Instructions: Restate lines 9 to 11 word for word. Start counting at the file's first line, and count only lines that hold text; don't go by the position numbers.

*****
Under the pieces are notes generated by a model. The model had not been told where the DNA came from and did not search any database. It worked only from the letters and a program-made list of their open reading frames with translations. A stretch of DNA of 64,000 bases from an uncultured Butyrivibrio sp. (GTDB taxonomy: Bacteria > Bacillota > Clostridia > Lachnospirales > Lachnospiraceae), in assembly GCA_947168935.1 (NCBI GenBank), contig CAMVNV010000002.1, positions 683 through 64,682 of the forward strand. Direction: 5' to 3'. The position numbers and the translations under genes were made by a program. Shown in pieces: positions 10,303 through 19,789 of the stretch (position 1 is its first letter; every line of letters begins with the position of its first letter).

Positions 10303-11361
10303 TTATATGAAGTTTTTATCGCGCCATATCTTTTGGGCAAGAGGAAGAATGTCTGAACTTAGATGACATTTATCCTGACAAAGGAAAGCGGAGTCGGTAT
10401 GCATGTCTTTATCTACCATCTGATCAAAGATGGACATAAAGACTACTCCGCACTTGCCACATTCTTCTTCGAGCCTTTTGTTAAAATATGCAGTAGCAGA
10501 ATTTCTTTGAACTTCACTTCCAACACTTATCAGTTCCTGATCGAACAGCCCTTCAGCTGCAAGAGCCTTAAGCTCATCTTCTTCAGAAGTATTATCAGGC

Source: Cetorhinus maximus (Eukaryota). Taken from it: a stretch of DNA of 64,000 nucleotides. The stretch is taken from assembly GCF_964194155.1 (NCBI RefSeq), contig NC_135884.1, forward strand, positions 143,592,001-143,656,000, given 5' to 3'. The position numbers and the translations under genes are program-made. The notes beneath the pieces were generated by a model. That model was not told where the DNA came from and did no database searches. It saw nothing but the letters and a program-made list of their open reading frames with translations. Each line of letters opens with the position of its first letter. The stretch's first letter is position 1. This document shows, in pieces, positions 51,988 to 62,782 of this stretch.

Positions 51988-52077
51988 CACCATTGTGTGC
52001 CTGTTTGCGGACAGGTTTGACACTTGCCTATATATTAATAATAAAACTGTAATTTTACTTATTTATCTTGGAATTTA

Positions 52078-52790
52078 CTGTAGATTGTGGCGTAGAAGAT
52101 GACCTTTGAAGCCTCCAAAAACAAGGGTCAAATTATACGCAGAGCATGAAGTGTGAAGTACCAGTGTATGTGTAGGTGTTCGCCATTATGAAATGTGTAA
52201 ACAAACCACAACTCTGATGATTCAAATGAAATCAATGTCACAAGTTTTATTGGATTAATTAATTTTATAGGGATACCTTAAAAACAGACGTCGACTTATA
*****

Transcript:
52001 CTGTTTGCGGACAGGTTTGACACTTGCCTATATATTAATAATAAAACTGTAATTTTACTTATTTATCTTGGAATTTA

Positions 52078-52790
52078 CTGTAGATTGTGGCGTAGAAGAT